Compassion: Who needs it? We all do!
Exploring how cultivating and practicing compassion can be good for you, and for others.
According to the Merriam Webster dictionary, compassion is “a feeling of wanting to help someone who is sick, hungry, in trouble, etc.” Most of us realize that being compassionate can have benefits to others. Compassion involves unconditional acceptance, endurance, action and courage. It is different than sympathy and empathy, but both of those are important to moving people to the action of compassion. Compassion is caring about someone else’s happiness as much as you do your own.
Michigan State University Extension works to improve people’s lives through a variety of educational programs and informational articles, including information on being socially and emotionally healthy. Interestingly, there are clear ties to social emotional health and overall physical health. For instance did you know that practicing compassion can actually help keep you physically healthier? It can lower your risk of heart disease because when you practice acts of compassion your heart rate slows down. It can improve your immune system and make you more resilient to the negative effects of stress by lowering your levels of the stress hormone cortisol. Compassionate people tend to have more social skills and therefore are less likely to suffer from loneliness and depression.
People are born with compassion, yet like any other human trait it needs to be encouraged and nurtured, especially in our children and youth. Parents practice real life compassion with children in everyday life as you work to encourage and guide them through their ups and downs. When we teach children to look for commonalities we help them to increase their capacity for compassion. A good book to share is “Accept and Value Each Person,” by Cheri J. Meiners. This book does a wonderful job illustrating respecting differences, being inclusive and appreciating people just the way they are.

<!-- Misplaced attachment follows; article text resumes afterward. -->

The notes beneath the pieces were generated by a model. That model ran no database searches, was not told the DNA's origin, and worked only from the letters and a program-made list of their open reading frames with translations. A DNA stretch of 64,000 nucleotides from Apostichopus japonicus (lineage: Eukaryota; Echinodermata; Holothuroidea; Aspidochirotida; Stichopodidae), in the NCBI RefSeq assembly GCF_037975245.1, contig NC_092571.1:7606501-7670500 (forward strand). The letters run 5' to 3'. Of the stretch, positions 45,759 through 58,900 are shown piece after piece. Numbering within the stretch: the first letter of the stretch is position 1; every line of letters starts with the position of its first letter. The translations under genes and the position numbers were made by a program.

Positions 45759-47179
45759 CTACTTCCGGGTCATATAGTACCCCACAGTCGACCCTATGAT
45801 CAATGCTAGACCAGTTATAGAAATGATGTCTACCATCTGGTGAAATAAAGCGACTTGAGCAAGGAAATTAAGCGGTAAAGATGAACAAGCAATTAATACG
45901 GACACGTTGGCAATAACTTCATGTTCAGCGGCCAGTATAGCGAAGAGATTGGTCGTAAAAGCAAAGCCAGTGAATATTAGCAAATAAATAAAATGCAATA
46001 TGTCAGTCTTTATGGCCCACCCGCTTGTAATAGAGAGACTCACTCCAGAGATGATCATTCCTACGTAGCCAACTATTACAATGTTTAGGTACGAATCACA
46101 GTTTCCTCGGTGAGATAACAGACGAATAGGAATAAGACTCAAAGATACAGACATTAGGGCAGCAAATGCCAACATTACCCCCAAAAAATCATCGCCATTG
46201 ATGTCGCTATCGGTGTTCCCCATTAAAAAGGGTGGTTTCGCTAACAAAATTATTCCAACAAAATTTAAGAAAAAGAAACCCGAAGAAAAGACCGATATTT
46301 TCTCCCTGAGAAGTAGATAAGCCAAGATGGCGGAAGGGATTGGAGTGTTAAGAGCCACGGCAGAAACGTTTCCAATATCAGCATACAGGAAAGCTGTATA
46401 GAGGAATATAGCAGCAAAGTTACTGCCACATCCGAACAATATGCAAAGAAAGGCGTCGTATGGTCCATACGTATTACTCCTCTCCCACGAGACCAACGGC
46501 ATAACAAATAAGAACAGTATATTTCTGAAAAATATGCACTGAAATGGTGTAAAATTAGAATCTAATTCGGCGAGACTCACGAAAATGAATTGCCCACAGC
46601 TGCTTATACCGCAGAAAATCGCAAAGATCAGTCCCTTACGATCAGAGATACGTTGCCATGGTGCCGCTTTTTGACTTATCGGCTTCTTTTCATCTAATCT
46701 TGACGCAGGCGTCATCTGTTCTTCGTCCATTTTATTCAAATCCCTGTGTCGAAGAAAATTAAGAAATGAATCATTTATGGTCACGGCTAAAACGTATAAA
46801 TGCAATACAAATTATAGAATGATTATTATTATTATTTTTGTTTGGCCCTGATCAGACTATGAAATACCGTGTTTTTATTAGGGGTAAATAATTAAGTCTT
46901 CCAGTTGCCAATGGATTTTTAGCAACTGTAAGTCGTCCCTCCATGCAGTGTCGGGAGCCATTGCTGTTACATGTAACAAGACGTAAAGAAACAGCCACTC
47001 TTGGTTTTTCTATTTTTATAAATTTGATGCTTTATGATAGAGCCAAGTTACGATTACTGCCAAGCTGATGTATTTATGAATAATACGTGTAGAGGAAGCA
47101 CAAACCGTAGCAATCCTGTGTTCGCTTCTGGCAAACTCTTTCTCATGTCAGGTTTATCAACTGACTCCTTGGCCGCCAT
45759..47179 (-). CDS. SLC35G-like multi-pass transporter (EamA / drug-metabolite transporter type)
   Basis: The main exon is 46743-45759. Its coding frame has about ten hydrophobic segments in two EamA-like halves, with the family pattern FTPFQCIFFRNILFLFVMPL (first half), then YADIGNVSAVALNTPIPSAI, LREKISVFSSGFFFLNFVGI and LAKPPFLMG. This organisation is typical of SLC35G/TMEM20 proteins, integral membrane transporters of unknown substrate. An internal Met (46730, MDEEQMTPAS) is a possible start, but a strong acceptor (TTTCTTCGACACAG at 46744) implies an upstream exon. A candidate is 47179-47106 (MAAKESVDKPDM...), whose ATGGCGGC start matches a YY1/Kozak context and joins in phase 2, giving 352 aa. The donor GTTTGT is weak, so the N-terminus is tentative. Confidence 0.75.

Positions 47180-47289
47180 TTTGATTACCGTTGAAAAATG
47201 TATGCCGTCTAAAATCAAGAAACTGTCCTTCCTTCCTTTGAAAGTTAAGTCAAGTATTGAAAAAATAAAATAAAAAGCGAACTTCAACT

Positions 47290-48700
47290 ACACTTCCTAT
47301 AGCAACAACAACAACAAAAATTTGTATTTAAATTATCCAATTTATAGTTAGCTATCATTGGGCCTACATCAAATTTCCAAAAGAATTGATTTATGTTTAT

You can help cultivate compassion in children by modeling kindness with other people, animals and with them. Help bring out their inner hero and get them involved. Even very young children can show enthusiasm and creativity in community service projects. Another suggested book by Meiners is called “Reach Out and Give” which includes discussion questions, generosity games and ideas for community service projects. For more ideas you can try reading “26 Big Things Small Hands Do” by Coleen Paratore. The message of this book is that everyone, no matter how young or how small, can make a difference in the lives of those around them.
By building our own compassion traits, we not only become healthier adults, we set a good example to the children and youth in our lives. They, in turn, have a greater chance of turning into compassionate and healthy adults who work to improve overall health and wellbeing of our society. So, practicing compassion is good for us, our families and our world.